Similar to carbon, silicon can form two-dimensional networks that are just one atomic layer thick. Much like graphene, these nanosheets exhibit excellent optical properties. In theory, it could be used in nanoelectronic applications. Besides for flexible display panels or field effect transistors, the material could also be a candidate for anodes in lithium ion batteries. “Silicon nanosheets are particularly interesting because today our entire information technology is based on silicon. For industrial applications, it would not require to change over to a new basic material – in contrast to graphene,” explains TUM researcher Tobias Helbich. “However, these nanosheets are very fragile and disintegrate quickly when under UV radiation, which greatly limits their application.”
Along with other researchers, Helbig for the first time succeeded in embedding silicon nanosheets into a polymer and thus protect it from disintegration. The embedding process has a two-fold effective on the nanosheets: They are chemically modified and at the same time protected against oxidation. The development from the TUM is the first nanocomposite based on silicon nanosheets.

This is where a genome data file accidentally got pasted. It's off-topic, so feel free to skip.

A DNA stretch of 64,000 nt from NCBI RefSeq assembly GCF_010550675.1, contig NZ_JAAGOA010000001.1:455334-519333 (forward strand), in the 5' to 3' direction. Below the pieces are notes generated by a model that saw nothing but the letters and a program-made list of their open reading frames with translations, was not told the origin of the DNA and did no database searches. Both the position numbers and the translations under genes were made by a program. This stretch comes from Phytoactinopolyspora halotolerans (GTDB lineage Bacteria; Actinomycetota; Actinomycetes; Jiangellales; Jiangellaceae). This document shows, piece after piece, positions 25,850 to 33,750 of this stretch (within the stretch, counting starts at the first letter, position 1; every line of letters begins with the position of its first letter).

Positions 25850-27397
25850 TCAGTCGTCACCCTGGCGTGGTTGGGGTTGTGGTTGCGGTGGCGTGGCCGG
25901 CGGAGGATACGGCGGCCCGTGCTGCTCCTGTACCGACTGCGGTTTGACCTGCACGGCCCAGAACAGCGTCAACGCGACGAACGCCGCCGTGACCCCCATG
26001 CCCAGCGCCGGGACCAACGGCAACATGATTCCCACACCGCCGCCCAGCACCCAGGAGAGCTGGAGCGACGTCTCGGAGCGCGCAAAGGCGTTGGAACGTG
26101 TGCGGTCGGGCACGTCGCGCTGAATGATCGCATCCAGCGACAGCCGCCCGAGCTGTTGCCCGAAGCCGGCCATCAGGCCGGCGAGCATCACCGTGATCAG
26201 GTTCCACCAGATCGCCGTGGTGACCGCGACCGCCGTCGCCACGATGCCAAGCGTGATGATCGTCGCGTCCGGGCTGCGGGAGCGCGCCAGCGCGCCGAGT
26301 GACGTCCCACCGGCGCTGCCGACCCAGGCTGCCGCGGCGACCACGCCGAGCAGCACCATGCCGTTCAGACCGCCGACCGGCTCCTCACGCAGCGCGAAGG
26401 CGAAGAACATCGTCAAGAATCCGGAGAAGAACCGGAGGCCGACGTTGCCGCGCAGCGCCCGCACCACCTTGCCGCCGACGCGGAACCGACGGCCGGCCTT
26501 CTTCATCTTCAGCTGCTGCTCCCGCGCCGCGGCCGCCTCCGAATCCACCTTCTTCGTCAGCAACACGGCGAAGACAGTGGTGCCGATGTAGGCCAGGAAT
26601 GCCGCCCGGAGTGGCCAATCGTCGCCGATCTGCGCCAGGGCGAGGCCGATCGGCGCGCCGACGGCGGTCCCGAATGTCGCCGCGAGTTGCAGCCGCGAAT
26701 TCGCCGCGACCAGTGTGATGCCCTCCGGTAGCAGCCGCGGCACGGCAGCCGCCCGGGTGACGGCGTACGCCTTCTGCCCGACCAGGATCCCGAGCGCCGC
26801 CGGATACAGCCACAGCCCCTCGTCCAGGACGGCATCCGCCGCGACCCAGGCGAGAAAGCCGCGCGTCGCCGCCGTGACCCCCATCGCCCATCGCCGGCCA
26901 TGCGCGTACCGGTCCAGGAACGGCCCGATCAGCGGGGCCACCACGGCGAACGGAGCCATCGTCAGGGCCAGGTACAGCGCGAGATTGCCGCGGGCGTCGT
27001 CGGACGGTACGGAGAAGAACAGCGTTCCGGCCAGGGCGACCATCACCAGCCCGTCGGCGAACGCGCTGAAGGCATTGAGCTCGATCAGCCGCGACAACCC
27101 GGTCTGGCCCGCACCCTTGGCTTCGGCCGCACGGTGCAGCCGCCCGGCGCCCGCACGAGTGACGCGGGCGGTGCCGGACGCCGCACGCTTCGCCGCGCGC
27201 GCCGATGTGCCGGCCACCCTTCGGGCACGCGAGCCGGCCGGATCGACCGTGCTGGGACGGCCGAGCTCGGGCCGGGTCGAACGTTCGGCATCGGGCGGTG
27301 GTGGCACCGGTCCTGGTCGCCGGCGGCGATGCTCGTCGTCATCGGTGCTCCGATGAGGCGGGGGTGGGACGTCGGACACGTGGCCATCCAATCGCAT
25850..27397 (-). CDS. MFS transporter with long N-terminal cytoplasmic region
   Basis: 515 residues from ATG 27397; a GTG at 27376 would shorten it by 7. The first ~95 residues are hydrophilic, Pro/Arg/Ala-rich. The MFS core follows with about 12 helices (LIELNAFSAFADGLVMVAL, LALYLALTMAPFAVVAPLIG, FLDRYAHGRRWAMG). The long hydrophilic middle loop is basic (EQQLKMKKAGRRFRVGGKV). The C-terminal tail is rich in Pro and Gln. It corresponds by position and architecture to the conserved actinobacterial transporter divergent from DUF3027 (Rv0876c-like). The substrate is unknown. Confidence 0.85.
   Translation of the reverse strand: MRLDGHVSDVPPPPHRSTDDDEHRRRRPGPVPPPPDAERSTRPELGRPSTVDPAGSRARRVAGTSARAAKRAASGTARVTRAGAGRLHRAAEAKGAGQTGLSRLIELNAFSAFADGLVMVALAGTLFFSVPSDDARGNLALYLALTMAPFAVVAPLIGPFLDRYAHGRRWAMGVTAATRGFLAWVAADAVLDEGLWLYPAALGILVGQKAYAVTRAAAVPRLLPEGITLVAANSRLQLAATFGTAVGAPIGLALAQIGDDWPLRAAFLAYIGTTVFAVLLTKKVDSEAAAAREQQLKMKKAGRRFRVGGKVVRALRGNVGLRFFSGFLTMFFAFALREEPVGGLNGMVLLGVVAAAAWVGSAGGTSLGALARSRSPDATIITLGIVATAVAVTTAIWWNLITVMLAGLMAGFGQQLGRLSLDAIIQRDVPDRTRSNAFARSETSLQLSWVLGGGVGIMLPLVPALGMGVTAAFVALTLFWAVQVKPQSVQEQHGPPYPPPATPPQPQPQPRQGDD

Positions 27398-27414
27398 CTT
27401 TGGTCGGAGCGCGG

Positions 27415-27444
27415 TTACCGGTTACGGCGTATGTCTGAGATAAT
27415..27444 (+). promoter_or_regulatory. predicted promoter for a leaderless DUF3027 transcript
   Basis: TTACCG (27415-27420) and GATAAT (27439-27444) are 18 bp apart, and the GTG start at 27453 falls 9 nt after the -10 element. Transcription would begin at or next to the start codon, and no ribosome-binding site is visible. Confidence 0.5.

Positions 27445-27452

“What makes our nanocomposite special is that it combines the positive properties of both of its components,” explains Helbich. “The polymer matrix absorbs light in the UV domain, stabilizes the nanosheets and gives the material the properties of the polymer, while at the same time maintaining the remarkable optoelectronic properties of the nanosheets.”Its flexibility and durability against external influences makes the newly developed material amenable to standard polymer technology for industrial processing. This puts actual applications within an arm’s reach.